Also, would someone please show me a successful economy built on laissez-faire economics? I'll be generous :- so long as your chosen example hasn't indulged in a shred of protectionism since 1991, you win.
It should be plain to see you cannot sustain a situation where the public sector is larger than the private sector that funds it.
Too much government, too much meddling - people need opportunity and reward, carrot and stick - not just to be given the carrot (anyway).
...is that all public spending is put in the column marked "outgoing" and all the taxes are in the column marked "ingoing", which leads to the wrong ideological conclusions about how to balance the budget.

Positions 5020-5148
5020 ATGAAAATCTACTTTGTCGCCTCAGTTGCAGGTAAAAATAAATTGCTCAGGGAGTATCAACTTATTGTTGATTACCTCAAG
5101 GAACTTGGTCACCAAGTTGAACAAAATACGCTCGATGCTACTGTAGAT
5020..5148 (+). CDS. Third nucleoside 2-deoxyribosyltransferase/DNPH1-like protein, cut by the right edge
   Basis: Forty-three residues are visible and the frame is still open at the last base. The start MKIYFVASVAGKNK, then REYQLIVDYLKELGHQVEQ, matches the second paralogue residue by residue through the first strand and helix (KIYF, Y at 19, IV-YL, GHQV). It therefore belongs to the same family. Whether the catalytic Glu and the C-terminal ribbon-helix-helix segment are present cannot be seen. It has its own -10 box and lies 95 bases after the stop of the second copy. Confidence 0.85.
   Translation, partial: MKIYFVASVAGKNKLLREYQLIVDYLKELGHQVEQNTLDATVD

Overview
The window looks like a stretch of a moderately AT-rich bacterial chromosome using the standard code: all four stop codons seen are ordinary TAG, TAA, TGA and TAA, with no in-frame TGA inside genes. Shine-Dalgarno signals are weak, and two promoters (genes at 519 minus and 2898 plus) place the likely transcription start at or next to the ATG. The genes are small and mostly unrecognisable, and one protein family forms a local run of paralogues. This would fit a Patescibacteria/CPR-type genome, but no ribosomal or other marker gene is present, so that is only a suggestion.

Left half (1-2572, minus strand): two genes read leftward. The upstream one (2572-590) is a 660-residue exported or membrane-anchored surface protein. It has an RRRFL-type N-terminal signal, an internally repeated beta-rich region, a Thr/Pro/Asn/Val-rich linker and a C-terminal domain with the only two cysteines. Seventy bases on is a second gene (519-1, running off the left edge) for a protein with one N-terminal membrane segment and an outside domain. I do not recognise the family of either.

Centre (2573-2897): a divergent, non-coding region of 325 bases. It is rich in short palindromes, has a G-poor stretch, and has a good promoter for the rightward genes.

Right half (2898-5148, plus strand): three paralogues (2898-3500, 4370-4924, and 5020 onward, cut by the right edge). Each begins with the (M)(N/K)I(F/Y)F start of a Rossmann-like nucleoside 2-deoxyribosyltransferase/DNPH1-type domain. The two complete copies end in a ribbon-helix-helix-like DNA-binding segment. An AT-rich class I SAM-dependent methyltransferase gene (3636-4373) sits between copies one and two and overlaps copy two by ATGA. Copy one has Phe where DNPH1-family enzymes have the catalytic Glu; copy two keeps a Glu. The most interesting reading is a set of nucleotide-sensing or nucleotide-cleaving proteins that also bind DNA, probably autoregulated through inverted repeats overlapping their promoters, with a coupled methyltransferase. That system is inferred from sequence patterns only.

The thing is, spending can also be an investment which will be good for business (e.g. railway infrastructure, education or sewers) in the long term, and refraining from spending on these areas, or allowing them to decline, can actually generate overheads in the medium term. Businesses don't run like this. They understand very well that 'you have to speculate to accumulate'. For some reason, politicians are allowed to ignore this basic fact of business economics.
Trouble is, politicians (like the author of this article) only have to worry about the few years until the next election, and all their policy is subservient to the short term aim of getting re-elected, rather than any long term aim which might be better for the constituency/nation.